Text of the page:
You could argue the Patriots’ punishment for Deflategate ($1 million, a first and fourth round pick, and Brady being suspended for four games) was worse (or at least equivalent) than the Cardinals punishment for the hacking. Obviously it was a big story and clearly Correa took it on the chin (did I mention he’s also banned from MLB for life?), but just imagine if Bill Belichick was caught doing something like this. ESPN and Twitter would simultaneously melt down…
Bill Polian has good reason to downplay the Falcons’ use of artificial crowd noise. Anyone who has ever watched any football game other than the Super Bowl can tell you that crowd noise matters. Just look at the Chiefs and Seahawks and the massive home field advantage they have thanks to their throaty supporters. Which is why it was a big deal when the Colts were revealed to have been pumping in crowd noise during the Peyton Manning era (as well as the Falcons in 2013 and 2014). Officially CBS took the blame, but there is evidence to suggest that the Colts were doing the dirt. Additionally, most NFL insiders will tell you it was common knowledge that the Colts generated artificial noise during this era.
The Colts were constantly competing for AFC and Super Bowl titles while Manning was the QB and their chances for success often came down to a handful of plays. Take the 2007 AFC Championship, when the Patriots were unable to convert a first down to put the game away, resulting in an epic Colts comeback (and eventual Super Bowl title). That game basically came down to a single play, and so did many others, and the ability to dial up deafening crowd noise at a moment’s notice was definitely a factor, whether you want to believe it or not.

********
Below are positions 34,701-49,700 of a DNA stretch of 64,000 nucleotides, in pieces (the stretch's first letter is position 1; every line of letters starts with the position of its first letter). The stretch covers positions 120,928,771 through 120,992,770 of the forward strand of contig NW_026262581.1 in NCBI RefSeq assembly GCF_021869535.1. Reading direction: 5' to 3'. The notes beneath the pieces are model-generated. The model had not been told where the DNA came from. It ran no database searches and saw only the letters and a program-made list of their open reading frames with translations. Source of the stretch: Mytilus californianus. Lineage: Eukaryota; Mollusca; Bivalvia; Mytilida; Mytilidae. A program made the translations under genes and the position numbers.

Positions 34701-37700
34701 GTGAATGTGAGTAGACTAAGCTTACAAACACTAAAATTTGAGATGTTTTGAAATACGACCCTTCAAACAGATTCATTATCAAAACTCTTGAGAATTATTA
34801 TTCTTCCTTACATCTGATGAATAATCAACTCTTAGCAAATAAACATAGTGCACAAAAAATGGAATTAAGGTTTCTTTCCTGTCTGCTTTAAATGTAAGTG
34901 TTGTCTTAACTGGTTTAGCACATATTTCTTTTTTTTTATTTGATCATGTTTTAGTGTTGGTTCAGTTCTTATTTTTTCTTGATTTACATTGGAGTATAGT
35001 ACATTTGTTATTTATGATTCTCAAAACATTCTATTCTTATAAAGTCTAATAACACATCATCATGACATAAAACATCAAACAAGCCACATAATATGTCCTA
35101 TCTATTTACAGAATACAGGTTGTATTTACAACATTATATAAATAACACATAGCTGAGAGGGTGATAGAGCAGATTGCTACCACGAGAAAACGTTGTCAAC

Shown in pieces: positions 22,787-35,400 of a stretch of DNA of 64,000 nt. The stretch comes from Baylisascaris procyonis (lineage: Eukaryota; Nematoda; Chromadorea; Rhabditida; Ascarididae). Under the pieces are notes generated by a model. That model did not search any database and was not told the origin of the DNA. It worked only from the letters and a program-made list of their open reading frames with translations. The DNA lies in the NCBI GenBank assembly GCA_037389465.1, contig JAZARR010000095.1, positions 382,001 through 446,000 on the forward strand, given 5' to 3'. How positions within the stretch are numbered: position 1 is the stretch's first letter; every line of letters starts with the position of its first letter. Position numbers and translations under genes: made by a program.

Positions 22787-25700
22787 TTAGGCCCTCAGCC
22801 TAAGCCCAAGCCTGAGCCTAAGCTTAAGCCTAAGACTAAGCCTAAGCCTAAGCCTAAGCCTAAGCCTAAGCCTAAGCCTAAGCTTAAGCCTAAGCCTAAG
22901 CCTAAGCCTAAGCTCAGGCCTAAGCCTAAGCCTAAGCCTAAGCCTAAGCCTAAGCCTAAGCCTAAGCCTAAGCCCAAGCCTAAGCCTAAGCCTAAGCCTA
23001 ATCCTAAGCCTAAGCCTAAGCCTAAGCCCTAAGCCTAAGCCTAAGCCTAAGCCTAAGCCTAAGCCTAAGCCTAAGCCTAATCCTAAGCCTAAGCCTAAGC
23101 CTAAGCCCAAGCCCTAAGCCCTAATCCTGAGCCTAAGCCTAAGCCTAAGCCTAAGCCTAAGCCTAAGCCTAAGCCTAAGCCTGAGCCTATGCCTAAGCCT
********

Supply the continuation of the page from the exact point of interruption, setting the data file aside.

The best receiver in NFL history, widely credited as having the best hands ever, admits to using stickum on his gloves to help him catch balls, all while crushing the Patriots for Deflategate. Move along, folks…nothing to see here. Oh, did I mention that Jerry Rice actually had ten drops in his first 11 games as a pro and was in danger of being benched at one point before turning it around? It kind of makes you wonder exactly what the catalyst was in that turnaround. Smart money says it comes in a can. If this story broke when he was still playing, it would probably be #1 on this list.
1. Broncos Cheating the Salary Cap in the Late 1990s
The details aren’t important. Actually they are, but they’re super boring, so I’ll sum them up quickly here: the Broncos basically pulled a Timberwolves/Joe Smith move, paying their star players like John Elway and Terrell Davis less than they were worth, in exchange for more money (plus interest) later, all in a successful effort to stay under the salary cap. They won two Super Bowls during this period, and the rest of the NFL was none the wiser. Eventually the NFL found out and cracked down on the team, docking them millions of dollars in fines and taking away multiple draft picks, but by that point no one in Denver really cared because they were too busy admiring their multiple Lombardi trophies. Al Davis firmly believed the Broncos wouldn’t have won those Super Bowls without violating the cap, and he was far from the only one to believe that.